The scenes of carnage in Ukraine have sparked anger and concerted action against the Russian invasion of that country, now in its eighth week. But there is another conflict, now in its eighth year, that has resulted in the deaths of nearly half a million people and driven millions more to the brink of starvation – the war in Yemen. And unlike the war in Ukraine, where Washington faces daunting obstacles in attempting to end Russian atrocities, the United States has considerable leverage in bringing the Yemen conflict to an end, and soon.
The current war in Yemen began with the March 2015 Saudi/UAE-led intervention aimed at defeating the indigenous Houthi movement and restoring the prior regime to power. The Saudi leadership, led by then defense minister and current Saudi Crown Prince Mohammed bin Salman, promised a short war. Instead, the intervention has sparked the worst humanitarian crisis in the world, with non-combatants suffering the vast bulk of the casualties due to Saudi air strikes and a smothering air and sea blockade that has reduced imports of fuel and humanitarian aid that are essential to run hospitals and provide essential provisions to Yemenis.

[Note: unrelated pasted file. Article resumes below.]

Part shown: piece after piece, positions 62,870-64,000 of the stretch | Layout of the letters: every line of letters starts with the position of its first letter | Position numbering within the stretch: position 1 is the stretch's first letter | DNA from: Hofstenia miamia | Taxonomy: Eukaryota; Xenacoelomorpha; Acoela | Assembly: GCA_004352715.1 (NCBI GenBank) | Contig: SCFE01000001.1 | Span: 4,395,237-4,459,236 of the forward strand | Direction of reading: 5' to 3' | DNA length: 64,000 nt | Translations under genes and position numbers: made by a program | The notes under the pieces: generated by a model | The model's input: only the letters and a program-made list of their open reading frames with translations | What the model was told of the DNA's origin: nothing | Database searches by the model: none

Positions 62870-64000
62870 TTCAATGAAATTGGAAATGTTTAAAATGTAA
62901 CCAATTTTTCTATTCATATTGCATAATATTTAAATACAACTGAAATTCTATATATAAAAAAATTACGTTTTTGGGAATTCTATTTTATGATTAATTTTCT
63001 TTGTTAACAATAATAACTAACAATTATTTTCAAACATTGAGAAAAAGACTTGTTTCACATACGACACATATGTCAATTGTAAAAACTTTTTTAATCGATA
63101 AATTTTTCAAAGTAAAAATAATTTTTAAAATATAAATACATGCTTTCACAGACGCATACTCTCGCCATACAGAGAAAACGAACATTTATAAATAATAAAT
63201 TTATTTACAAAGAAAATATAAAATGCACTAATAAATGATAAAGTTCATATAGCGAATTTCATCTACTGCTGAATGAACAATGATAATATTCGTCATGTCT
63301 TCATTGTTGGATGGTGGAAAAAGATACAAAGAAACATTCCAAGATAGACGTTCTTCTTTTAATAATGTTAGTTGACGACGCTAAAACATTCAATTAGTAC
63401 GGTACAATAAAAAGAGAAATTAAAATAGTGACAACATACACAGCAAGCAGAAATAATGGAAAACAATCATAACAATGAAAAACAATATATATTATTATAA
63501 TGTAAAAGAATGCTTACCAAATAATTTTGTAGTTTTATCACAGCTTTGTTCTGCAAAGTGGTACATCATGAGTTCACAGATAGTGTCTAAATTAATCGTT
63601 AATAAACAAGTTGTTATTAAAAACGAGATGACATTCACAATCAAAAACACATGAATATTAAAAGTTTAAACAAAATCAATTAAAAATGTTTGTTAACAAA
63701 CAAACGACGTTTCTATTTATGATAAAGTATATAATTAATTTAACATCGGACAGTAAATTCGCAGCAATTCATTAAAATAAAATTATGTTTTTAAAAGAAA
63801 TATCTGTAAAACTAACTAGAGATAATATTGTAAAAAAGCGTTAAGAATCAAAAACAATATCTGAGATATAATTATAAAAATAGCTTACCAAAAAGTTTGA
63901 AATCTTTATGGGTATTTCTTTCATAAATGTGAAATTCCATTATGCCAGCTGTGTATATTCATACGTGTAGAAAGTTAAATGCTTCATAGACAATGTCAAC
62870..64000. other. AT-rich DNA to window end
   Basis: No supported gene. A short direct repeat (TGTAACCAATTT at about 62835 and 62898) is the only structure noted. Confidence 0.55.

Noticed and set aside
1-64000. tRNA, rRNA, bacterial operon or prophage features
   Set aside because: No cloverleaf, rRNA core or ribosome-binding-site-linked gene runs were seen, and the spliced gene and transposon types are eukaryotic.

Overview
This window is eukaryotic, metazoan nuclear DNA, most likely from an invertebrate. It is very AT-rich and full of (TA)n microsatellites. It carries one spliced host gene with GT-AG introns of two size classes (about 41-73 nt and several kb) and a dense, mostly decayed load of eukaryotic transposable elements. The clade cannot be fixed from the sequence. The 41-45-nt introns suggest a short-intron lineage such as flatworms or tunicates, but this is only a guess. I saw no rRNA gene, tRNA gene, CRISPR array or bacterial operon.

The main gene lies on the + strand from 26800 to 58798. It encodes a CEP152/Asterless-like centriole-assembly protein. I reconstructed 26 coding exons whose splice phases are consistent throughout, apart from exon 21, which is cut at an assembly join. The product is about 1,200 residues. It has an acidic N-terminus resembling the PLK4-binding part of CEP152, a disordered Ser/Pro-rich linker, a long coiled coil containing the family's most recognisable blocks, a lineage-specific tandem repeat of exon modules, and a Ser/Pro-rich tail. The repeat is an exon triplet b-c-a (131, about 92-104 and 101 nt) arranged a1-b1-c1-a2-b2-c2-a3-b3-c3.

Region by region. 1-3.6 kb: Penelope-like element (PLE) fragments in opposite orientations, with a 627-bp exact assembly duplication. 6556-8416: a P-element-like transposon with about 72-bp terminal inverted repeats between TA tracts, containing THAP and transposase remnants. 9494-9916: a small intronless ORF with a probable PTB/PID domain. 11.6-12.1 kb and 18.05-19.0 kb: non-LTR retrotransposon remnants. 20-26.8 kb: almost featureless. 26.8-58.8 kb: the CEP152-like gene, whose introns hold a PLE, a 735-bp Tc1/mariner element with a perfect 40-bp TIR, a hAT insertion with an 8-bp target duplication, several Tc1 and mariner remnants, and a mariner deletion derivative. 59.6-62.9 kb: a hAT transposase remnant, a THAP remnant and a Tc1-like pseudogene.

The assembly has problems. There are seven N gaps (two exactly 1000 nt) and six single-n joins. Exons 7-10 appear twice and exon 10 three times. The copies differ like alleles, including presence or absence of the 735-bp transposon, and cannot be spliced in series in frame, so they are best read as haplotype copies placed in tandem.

The United States is far from an innocent bystander in the Yemen war. It has supplied tens of billions of dollars-worth of bombs, missiles, combat aircraft, and attack helicopters to Saudi Arabia and the United Arab Emirates (UAE), weapons that have been the backbone of the Saudi/UAE war effort. A cutoff of arms, spare parts, and maintenance would ground the Royal Saudi Air Force in short order and send a powerful message to the Saudi leadership that they must end their attacks on Yemen and negotiate in good faith to end the war. Unfortunately, the Biden administration has so far failed to do so.
The administration’s record on Yemen has been disappointing, to put it mildly. When he was on the campaign trail, President Biden called Saudi Arabia a “pariah” and pledged to stop the flow of U.S. arms to the regime. And in his first foreign policy speech, the president said that he would “end support for offensive operations in Yemen” along with “relevant arms sales.” Instead, his administration sold over $1 billion in arms to Saudi Arabia in its first year in office, and it has refused to use all of the leverage at its disposal to end Saudi attacks on Yemen. In fact, Saudi air strikes have increased during Biden’s tenure, including a an attack on a migrant detention center earlier this year that killed 90 people and wounded over 200.
Read the full article in Forbes.